NEW YORK - Wall Street pushed higher Thursday as investors remained hopeful that the economy will improve despite a murky corporate outlook and a disappointing jobs report.
The Dow Jones industrial average closed up 80.04, or 1 percent, at 8,337.65, having declined 144 points Wednesday. Earlier in the day, blue chip stocks fell as much as 22 points.
The broader market also advanced. The Nasdaq composite index rose 30.78, or 2.2 percent, to 1,425.50. The Standard & Poor's 500 index gained 13.67, or 1.6 percent, to 893.58.
Volume was moderate and somewhat choppy in advance of Good Friday, when the market is closed. A regional manufacturing report, meanwhile, helped give stocks a lift.
"The bulls in particular are looking for concrete signs of improvement in earnings, but we're seeing an aimless drift along the bottom," said Keith Keenan, vice president of institutional trading at New York-based Wall Street Access.
Still, "many investors are looking through rose-colored glasses," he said. "But ultimately share prices could come under pressure in the next month or two due to weaker-than-expected earnings in the second half."
For the week, the three main gauges finished higher, with the Dow gaining 1.6 percent, the Nasdaq surging 4.9 percent, and the S&P 500 advancing 2.9 percent.
The Labor Department reported Thursday that new applications for jobless benefits rose last week by a seasonally adjusted 30,000 to 442,000. It was the second-highest level of this year and the latest indicator of the difficulties workers face in the sluggish economy.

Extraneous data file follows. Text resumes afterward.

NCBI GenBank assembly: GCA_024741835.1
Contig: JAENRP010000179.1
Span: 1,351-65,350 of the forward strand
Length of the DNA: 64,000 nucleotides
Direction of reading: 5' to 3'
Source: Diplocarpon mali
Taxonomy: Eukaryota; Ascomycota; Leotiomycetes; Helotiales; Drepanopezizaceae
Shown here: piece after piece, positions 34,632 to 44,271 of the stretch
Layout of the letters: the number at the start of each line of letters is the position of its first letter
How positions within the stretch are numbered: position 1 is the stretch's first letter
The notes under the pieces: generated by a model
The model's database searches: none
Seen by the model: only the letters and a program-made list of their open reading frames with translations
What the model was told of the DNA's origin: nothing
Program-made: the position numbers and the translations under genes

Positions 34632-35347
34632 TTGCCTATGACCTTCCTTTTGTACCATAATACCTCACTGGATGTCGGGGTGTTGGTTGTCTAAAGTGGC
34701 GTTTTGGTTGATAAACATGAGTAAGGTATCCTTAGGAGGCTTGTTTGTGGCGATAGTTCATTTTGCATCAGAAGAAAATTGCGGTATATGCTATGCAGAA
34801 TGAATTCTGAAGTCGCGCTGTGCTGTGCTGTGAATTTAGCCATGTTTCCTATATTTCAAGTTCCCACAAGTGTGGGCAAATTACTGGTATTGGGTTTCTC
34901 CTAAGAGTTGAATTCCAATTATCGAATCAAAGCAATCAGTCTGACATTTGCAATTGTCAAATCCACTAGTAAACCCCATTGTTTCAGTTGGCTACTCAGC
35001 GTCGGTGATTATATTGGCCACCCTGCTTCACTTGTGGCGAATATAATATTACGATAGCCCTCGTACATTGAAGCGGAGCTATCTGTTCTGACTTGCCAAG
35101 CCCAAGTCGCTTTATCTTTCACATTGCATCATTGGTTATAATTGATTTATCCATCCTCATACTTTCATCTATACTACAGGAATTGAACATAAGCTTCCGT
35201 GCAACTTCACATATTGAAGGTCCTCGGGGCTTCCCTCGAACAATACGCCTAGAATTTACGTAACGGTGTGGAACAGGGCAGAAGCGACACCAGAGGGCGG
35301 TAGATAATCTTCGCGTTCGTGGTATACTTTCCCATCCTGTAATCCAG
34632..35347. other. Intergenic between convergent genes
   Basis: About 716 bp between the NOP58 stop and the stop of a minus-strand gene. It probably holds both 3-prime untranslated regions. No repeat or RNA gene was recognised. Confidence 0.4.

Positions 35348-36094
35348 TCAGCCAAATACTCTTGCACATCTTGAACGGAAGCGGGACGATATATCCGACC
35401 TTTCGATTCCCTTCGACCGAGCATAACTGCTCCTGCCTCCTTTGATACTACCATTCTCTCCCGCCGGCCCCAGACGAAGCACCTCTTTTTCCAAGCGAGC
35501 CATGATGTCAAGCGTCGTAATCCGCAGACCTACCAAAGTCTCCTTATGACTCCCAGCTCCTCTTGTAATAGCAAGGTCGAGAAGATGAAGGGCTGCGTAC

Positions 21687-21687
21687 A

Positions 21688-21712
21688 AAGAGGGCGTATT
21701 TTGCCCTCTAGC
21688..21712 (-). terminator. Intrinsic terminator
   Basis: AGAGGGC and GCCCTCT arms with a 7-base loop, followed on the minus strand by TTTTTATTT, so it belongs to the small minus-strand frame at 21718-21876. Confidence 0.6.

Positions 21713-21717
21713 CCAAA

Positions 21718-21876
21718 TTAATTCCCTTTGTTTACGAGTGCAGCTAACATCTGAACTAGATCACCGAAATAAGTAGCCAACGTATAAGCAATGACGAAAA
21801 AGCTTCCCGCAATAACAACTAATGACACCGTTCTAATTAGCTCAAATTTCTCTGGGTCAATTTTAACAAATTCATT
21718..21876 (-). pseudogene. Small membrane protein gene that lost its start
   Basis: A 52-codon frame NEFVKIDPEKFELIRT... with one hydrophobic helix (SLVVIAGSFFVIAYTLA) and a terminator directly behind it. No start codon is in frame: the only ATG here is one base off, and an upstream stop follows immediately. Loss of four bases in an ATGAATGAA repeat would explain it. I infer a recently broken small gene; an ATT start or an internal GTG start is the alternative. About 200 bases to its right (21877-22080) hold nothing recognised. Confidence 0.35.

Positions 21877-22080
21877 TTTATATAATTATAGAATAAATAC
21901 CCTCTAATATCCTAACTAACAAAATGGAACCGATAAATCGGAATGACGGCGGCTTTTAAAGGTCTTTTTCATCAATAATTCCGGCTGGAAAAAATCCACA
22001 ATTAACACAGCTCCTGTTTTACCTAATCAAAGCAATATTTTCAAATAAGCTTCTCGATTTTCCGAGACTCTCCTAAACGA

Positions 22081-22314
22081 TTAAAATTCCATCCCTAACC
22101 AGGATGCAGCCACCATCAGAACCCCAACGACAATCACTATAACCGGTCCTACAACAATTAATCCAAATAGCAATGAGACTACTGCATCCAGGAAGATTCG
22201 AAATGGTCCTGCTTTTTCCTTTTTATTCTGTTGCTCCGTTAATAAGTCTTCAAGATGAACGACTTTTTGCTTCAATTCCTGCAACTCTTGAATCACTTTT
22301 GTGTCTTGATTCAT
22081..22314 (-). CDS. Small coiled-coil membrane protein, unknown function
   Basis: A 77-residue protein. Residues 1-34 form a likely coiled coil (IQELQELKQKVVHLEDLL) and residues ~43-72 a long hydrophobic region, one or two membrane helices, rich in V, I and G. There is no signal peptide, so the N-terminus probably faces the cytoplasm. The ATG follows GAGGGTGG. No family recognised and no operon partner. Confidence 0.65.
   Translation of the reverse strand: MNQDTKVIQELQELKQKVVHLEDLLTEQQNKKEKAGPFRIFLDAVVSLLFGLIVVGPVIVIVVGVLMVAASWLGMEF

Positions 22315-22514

But the Philadelphia Federal Reserve's April survey of business conditions came in at minus 8.8, compared with a minus 8.0 for March. April's better-than-expected reading apparently offered investors some hope of a better outlook.
Trading has been uneven in recent days as investors look past the war in Iraq to corporate profits and the economy. Analysts say investors have been generally satisfied with first-quarter earnings, although the outlook for the rest of the year remains uncertain.
"I think the market has a slight upward bias, because people are relatively positive and believe the economy will turn up," said Brian Pears, head equity trader at Victory Capital Management. "But without data to back that up, people lack conviction to make major bets."
Nokia rose $1 to $16.18 after the maker of cell phones reported first-quarter profits that beat Wall Street's estimates.
Broadcom surged $2.55 to $16.60 after the chipmaker posted strong quarterly earnings and forecast double-digit sales growth in the second quarter.
And AMR jumped 77 cents, or 18.2 percent, to $5 on investor relief after flight attendants at its American Airlines unit accepted $340 million in labor concessions, which may help the company avoid bankruptcy protection.
Decliners included Sun Microsystems, which fell 8 cents to $3.24, after the chipmaker reported fiscal third-quarter revenue that fell below analysts' estimates.
United Technologies dropped $2.27 to $60 after the maker of jet engines and air conditioners reported higher profits, but cautioned that second-quarter results may be pressured by weak sales in the commercial aviation market.
Advancing issues outnumbered decliners 5 to 2 on the New York Stock Exchange. Volume was moderate.
The Russell 2000 index, a barometer of smaller company stocks, rose 5.97, or 1.6 percent, to 383.70.
Overseas, Japan's Nikkei stock average finished 0.7 percent lower Thursday. In Europe, France's CAC-40 rose 0.1 percent, Britain's FTSE 100 gained 0.9 percent and Germany's DAX index climbed 2.7 percent.